Improved detectability of hypoechoic regions with short-lag spatial coherence imaging: Experimental validation
The ability of an ultrasound system to differentiate signals in the presence of clutter is of key clinical importance. There are several sources of clutter but assessing their relative importance and developing methods of reducing them remain areas of active research. We have developed a novel method called short-lag-spatial-coherence (SLSC) imaging that allows formation of high quality ultrasound images in the presence of clutter. The method is based on the van-Cittert- Zernike theorem. Specifically, the images are formed by utilizing the spatial coherence of the pressure field at the surface of the transducer. We compare matched SLSC and B-mode images beamformed from simulated data and data acquired on human liver in vivo. SLSC images have higher contrast and CNR then their B-mode counterparts for all acoustic-noise conditions (low, medium, and high noise). Nevertheless, SLSC brings highest improvement of target detectability in the medium noise environment. When the received signal is saturated with noise, both Bmode and SLSC produce low-quality images. © 2011 Copyright Society of Photo-Optical Instrumentation Engineers (SPIE).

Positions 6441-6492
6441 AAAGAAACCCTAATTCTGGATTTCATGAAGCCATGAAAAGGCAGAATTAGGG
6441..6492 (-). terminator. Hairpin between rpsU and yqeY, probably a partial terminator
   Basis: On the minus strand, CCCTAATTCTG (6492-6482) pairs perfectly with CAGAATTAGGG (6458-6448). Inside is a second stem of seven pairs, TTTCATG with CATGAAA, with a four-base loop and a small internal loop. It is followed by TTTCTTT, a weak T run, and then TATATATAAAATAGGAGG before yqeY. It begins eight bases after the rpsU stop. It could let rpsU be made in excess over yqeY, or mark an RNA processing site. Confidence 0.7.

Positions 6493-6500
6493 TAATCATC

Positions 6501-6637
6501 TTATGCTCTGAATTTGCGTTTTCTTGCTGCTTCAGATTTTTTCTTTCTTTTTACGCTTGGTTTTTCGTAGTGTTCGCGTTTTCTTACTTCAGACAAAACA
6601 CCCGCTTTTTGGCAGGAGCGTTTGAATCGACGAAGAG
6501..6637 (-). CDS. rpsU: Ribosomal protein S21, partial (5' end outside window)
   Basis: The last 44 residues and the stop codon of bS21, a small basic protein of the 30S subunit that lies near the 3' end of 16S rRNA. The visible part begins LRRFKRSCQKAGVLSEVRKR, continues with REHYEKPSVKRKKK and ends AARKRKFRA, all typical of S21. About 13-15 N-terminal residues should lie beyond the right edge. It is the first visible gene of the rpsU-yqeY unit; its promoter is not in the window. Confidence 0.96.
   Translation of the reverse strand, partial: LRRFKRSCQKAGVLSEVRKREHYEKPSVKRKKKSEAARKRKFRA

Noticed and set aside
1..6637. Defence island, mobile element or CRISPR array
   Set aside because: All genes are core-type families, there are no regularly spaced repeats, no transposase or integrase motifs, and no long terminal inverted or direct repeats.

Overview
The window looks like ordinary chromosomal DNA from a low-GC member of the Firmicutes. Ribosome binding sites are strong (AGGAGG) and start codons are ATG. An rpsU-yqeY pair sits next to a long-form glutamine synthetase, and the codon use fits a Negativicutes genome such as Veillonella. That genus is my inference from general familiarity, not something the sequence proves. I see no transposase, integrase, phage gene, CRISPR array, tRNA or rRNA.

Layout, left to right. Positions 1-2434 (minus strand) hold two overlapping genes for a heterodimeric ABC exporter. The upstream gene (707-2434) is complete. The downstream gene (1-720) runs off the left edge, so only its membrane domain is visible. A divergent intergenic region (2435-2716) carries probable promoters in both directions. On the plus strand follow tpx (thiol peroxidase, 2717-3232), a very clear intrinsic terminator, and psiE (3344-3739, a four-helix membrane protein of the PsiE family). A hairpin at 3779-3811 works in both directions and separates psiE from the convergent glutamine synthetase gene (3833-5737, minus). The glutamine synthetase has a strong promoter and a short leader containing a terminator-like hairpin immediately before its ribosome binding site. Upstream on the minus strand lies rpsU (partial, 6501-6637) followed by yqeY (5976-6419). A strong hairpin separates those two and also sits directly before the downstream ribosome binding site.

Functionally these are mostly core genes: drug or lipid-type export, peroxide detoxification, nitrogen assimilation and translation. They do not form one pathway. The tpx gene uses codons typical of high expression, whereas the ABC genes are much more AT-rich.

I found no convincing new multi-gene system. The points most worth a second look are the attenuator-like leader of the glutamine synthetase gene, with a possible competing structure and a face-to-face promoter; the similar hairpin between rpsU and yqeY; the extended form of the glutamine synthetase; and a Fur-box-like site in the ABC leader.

Jakovljevic, M; Dahl, JJ; Trahey, GE
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